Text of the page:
Disney’s Dumbo soars in Burton’s tearjerker

A self-confessed Disney fan, I have pretty high expectations for anything that the mighty company brings to the fore. Luckily for me, and for all you Disney fans out there, director Tim Burton’s interpretation and expansion on the original Dumbo film has definitely met those expectations.

Dumbo follows a young elephant born into the circus whose ears are so big that they enable him to fly. The two children who discover his ability, Milly (Nico Parker) and Joe Farrier (Finley Hobbins), adopt the baby elephant into their family and promise to reunite him with his mother whom the circus owner, Max Medici (Danny DeVito), had since returned to the seller. Along with their father, Holt Farrier (Colin Farrell) and the rest of their Medici circus family, the troupe strike a deal with slippery entrepreneur V. A. Vandevere (Michael Keaton) in which Dumbo himself is the bargaining chip, and a simultaneously heart-warming and heart-wrenching adventure ensues.

The original Dumbo has a run time of just over 60 minutes and so screenplay writer Ehren Kruger had a lot of time to make up for. Working alongside Tim Burton, the pair constructed a film that, as with the original, centred around Dumbo whilst also bringing in new elements and characters that could create a more robust, relatable and lengthened tale.

Set during the time of the first world war, the costuming for the film reflected the era perfectly. The evolution of the set from struggling circus to new-age adventure park was also represented with ease and efficiency, smoothly transitioning from the latter to the former, and on from there. Dumbo himself was the cutest little thing and the CGI that created him was executed flawlessly. The scenes with his mother were easiest to relate to, and sob to.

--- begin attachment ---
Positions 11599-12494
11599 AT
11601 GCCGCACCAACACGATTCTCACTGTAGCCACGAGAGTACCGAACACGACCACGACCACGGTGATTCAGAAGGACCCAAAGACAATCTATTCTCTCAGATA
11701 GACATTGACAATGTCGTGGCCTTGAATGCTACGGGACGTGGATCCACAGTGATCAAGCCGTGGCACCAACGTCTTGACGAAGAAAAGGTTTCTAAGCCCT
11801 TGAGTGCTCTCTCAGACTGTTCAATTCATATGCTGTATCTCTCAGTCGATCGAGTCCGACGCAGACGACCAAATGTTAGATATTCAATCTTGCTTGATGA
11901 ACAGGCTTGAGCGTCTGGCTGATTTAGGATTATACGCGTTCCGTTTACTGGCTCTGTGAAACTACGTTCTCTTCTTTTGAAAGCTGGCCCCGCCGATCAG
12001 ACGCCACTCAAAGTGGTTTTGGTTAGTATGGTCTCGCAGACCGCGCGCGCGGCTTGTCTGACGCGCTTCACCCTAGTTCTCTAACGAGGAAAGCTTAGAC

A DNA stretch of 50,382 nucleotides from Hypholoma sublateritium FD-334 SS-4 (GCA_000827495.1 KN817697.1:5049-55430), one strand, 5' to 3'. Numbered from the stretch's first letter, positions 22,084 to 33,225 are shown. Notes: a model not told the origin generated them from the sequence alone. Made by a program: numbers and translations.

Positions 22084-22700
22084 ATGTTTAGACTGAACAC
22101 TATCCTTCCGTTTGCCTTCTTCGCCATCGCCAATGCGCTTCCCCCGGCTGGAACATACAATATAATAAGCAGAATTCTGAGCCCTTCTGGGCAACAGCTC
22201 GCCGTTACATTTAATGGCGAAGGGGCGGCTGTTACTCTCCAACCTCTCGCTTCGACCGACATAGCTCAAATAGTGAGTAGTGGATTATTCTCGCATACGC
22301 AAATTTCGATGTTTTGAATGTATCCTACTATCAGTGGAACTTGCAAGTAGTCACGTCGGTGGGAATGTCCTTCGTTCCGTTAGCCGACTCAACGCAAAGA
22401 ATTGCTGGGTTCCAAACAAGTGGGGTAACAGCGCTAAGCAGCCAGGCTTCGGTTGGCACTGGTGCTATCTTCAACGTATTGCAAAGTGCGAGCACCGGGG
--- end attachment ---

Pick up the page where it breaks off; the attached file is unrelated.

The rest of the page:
The casting for Dumbo ensures that each character clearly encapsulated his or her role. The villains looked villainous, the heroes looked heroic, the strong man looked strong and the children’s’ innocence was captured in their innocence. The performances given by the cast were digestible and easy to follow, clearly depicting a functioning familial relationship, both within the circus troupe itself and also with those who came to the forefront a little later on. Nico Parker, playing Milly Farrier, carried the film in her small, sad and serious hands, what with her utmost faith in Dumbo coupled with the unrelenting faith that she had in herself. May many a young girl be inspired by her strength!

Entrenched within the root of the film is the underlying theme of sadness, one that rears its head regularly throughout. It is there in every reference that the children make to their mother, who died of influenza. It is there in Holt’s missing arm, the one that he lost to the war. It is there in Dumbo’s agonising search for his mother, in the circus troupe who are ostracised for their oddities, in the animal cruelty that is touched upon but only lightly, only cautiously and from a distance. The sorrow was there but it was hidden from the vantage point the film’s target audience––the children.

Though Dumbo was a tearjerker, it was also inspiring and educational, as you’ll find most Disney films to be once you start to dig beneath their surface. Dumbo is truly a film that gives you all of the feels and it’s certainly one we’d love to run away with.

Reviewed by Maya Dodd.

4 stars
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